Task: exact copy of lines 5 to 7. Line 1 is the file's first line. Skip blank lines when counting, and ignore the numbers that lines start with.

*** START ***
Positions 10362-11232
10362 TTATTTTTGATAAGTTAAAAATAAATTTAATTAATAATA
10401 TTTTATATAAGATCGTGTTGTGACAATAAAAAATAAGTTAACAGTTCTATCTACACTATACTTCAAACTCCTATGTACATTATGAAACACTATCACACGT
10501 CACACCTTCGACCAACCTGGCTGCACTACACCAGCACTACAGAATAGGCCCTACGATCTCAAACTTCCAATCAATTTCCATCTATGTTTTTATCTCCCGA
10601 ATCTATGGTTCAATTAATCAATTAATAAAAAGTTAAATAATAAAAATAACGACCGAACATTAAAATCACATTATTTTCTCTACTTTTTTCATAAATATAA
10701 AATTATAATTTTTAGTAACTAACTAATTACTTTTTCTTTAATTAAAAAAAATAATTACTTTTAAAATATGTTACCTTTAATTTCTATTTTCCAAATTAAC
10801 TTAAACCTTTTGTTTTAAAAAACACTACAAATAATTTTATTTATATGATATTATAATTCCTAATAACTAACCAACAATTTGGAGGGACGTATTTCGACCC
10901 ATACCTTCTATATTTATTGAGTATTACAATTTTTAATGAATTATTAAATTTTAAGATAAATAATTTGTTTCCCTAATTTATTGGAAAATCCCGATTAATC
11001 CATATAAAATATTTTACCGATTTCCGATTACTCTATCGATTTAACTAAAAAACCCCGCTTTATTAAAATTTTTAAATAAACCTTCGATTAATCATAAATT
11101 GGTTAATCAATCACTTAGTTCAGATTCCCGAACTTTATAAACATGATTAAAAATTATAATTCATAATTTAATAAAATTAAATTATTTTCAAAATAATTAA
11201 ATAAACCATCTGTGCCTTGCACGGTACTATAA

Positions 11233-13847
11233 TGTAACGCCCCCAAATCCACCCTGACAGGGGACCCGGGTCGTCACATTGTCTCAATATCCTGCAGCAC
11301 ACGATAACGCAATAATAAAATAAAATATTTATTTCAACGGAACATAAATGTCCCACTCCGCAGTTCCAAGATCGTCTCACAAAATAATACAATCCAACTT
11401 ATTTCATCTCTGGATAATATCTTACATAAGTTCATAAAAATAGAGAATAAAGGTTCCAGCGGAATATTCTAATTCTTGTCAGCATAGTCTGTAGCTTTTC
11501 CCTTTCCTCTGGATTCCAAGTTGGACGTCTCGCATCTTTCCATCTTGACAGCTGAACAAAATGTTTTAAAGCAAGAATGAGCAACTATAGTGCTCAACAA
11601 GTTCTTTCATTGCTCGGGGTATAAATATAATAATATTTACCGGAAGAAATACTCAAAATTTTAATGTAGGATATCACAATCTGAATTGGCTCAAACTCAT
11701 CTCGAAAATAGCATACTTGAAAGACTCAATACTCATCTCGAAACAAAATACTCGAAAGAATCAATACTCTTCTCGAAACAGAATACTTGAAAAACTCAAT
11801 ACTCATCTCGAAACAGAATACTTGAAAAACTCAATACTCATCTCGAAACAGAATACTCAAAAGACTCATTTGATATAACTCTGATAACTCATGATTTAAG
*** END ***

10601 ATCTATGGTTCAATTAATCAATTAATAAAAAGTTAAATAATAAAAATAACGACCGAACATTAAAATCACATTATTTTCTCTACTTTTTTCATAAATATAA
10701 AATTATAATTTTTAGTAACTAACTAATTACTTTTTCTTTAATTAAAAAAAATAATTACTTTTAAAATATGTTACCTTTAATTTCTATTTTCCAAATTAAC
10801 TTAAACCTTTTGTTTTAAAAAACACTACAAATAATTTTATTTATATGATATTATAATTCCTAATAACTAACCAACAATTTGGAGGGACGTATTTCGACCC